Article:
The Italian-American Triumvirate: #2 – Country

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As mentioned last week, October is Italian-American Heritage Month. Not only do we take a day (either the original October 12 or the second Monday) to celebrate Christopher Columbus, the Italian that most influenced America, but, like other ethnic groups, we spend the entire month honoring those who immigrated to the United States centuries after the first Italian discovered a brand new world.

This is the second in a series of columns on “the Big Three,” the three institutions that, though to some extent describe all Americans, speak especially to the cultural heritage of Italian-Americans.

Recall the meaning of “Italian-American.” It represents an acknowledgment that you are Continue Reading “The Italian-American Triumvirate: #2 – Country”

What’s More (Italian) American Than Baseball?

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It’s that time of year. “One, two, three strikes your out at the old ball game.” As we wallow in the World Series, who can help but remember the greatest of the greats. The line is long, but for some reason a lot of uniforms in that line sport pinstripes. Sandwiched in between Babe Ruth and Lou Gehrig on one side and Micky Mantle on the other side is the Yankee Clipper himself, Joe DiMaggio.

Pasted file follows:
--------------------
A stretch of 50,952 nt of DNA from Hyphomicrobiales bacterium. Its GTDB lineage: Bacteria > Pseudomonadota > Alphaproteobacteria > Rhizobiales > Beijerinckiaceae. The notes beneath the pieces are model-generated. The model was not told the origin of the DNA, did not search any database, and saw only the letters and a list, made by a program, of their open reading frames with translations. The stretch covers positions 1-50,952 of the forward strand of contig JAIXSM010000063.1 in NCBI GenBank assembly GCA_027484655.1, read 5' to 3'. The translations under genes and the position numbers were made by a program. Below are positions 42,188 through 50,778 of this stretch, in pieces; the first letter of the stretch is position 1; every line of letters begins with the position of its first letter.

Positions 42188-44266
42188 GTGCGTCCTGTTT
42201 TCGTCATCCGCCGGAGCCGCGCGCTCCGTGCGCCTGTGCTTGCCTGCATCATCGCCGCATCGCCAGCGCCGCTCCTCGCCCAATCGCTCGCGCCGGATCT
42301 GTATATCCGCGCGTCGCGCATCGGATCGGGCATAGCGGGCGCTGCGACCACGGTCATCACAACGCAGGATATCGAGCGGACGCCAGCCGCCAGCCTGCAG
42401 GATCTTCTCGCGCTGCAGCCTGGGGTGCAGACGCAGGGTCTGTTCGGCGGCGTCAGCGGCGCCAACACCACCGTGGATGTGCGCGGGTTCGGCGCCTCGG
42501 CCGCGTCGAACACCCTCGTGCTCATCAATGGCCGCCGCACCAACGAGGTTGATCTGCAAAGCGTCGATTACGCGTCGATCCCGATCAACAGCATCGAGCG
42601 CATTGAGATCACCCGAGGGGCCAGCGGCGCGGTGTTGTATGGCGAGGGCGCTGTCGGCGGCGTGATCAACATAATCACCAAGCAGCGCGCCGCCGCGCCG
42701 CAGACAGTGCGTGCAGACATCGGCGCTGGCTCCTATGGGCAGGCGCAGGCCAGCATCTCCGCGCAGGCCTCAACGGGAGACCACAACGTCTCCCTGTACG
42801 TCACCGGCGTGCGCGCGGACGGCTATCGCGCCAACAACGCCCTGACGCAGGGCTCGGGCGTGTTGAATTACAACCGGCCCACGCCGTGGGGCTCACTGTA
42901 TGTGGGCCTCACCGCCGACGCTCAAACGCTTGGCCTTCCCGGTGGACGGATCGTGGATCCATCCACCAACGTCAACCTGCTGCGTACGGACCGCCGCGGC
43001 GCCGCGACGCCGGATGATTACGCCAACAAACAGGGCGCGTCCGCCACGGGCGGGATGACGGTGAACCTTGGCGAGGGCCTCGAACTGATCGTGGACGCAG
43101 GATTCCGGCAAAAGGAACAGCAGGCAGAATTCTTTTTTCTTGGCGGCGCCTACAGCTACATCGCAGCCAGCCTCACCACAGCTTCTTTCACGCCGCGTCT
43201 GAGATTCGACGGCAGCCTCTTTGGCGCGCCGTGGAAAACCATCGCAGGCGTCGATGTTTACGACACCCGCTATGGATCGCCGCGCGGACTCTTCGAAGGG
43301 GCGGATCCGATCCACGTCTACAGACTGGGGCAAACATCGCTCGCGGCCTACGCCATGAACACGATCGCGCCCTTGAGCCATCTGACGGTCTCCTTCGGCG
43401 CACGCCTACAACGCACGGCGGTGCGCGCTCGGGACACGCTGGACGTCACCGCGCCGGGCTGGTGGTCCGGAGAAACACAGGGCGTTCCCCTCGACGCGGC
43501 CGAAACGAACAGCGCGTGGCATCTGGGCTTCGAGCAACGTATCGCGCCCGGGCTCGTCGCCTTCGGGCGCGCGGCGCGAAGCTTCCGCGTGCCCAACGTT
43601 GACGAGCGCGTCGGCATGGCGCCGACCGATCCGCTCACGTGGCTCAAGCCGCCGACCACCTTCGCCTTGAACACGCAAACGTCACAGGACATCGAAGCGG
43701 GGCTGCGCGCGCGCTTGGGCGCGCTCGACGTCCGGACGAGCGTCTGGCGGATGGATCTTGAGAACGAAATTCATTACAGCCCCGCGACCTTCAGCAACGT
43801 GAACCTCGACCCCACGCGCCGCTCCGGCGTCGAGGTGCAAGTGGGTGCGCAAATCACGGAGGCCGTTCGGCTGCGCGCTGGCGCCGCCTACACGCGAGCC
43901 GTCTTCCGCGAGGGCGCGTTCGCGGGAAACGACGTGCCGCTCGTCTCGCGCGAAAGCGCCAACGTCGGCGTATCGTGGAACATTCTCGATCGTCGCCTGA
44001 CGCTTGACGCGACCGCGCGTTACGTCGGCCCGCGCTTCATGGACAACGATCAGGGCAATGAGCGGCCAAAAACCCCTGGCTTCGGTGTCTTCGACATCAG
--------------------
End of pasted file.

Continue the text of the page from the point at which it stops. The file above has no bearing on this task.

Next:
Joltin’ Joe was long retired and within a few months of renewing his relationship with Marilyn Monroe by the time I was born. Still, for some reason I always felt an affinity to him. In sixth grade the teacher gave us the assignment to write the biography of our hero. I chose Joe DiMaggio. What could I say. He’s Sicilian.

Continue Reading “What’s More (Italian) American Than Baseball?”